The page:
• by neokushan (932374)

                    I don't think laptops are a fair comparison to an SoC. While the components may be generally soldered to the motherboard, they're still based off of discrete components supplied by other parties. The same motherboard can accompany several different CPUs and even different GPUs. They still use the same boot code as their desktop counterparts and things like that.

                    Still what you're saying is true, RT has to be flexible enough to allow for other components and drivers. I believe Microsoft mandates that this all

        • Re: (Score:2, Informative)

          by recoiledsnake (879048)

          First, that's to get your own binary get signed with the default installed Microsoft key, so it's meant for distributors, not users who can add/remove keys without any cost.

          Also, if you think Microsoft is trying to make any money from the $99 you're sorely mistaken.

          Read this and I hope you have enough reading comprehension skills to under the reasoning behind Microsoft's fee.

          http://indiegames.com/2012/09/valves_solution_for_steam_gree.html [indiegames.com]

          If there was no fee, every Russian malware author will apply thousand

  • Fuck secure boot. (Score:4, Insightful)

    by bmo (77928) on Saturday December 01, 2012 @09:34AM (#42154031)

    I find it disappointing that instead of actively fighting secure boot and making a BIG PUBLIC STINK about it and embarrassing everyone involved in implementing this, the community is aquiescing to the concept and "working with it."

    Stallman is right, guys, and anyone endorsing Trusted Computing 2.0 by either actively participating in the distribution of it, or tacit approval needs to be publicly humiliated and embarassed into doing the right thing.

    Secure boot was never about protecting the end user.

    --
    BMO

    • Re: (Score:3, Insightful)

      by budr (111245)

      What BMO said. Where's a +10 when you need it.

    • by zakeria (1031430) on Saturday December 01, 2012 @09:50AM (#42154111) Homepage
      exactly; this is just another attempt to stifle and forthcoming competition in the OS development arena and at the same time helping to cement the belief in people that the PC only has one true OS that should be running on the machine namely Microsoft Windows!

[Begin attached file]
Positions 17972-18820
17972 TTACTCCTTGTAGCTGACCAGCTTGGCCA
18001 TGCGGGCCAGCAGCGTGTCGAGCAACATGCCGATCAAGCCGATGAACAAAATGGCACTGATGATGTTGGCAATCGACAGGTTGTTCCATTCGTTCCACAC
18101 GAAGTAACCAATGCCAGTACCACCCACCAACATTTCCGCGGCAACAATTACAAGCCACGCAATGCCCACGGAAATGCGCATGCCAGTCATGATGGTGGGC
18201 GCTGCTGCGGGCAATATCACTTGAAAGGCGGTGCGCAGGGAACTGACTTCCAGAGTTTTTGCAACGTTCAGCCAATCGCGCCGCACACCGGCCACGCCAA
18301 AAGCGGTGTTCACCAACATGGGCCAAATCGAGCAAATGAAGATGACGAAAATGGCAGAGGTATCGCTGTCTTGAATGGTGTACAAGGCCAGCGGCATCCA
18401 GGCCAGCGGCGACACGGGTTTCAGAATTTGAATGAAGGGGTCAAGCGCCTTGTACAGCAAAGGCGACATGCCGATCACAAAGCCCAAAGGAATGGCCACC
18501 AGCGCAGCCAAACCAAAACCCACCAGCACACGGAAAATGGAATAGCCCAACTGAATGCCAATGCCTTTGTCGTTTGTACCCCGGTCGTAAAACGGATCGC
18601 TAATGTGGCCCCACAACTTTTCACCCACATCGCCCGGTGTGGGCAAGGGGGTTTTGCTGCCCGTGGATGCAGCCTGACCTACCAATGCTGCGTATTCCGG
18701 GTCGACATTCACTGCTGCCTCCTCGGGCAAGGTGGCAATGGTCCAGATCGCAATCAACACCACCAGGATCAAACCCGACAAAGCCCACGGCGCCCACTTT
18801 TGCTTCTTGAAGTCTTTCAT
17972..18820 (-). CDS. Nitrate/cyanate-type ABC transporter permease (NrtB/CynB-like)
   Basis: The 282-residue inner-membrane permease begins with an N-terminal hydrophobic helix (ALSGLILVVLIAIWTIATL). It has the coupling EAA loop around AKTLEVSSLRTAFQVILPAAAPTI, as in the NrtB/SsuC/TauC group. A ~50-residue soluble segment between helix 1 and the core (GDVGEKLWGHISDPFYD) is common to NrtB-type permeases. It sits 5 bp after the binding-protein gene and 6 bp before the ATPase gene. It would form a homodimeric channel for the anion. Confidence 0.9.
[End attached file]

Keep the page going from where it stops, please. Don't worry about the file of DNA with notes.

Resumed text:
• by eexaa (1252378)

      Don't frown upon this please. It is usually better to first show that any resistance is futile, before politely asking not to put such weird and unusuable features into production machines.

      • by bmo (77928)

        There was a time when the community embarassed Intel into not putting serial numbers into their processors.

        I miss that time.

        We have become soft.

        --
        BMO

    • by bytesex (112972)

      Because secure boot actually has real, nice consequences, open source or not?

      • Re: (Score:2, Interesting)

        by bmo (77928)

        If you could generate a self-signed key for free, then I would have less of a problem with this.

        But to get a key, you have to pay a notary and prostrate yourself before Microsoft and get their blessing, for 99 bucks. It's a tax on kernel builders and hobbyists who compile their own kernels with experimental patches - a tax on progress for BSD, Linux, Haiku, everyone who isn't Microsoft. It's also a hoop to jump through deliberately engineered to scare the less informed and to make it inconveniient to use

        • Re:Fuck secure boot. (Score:4, Informative)

          by Multiplicity (2498210) on Saturday December 01, 2012 @11:10AM (#42154373)

          No, no, no. You got it wrong.

          I hate this whole kerfuffle as much as everybody, but the part about not being able to load self signed keys isn't correct. You can load self-signed keys into the UEFI boot key-store right from the UEFI UI. Of course that will prevent Windows 8+ from booting, but that's another story. You can disable it altogether, with the same result.

          So you can either disable secure boot or have your own chain of trust separated from Microsoft and boot other OSes. BUT if you want to boot Windows 8+ you have to enable it and use Microsoft's chain of trust, and is in THAT case, when you want to also boot other OSes you must have the other OSes bootloaders signed by Microsoft.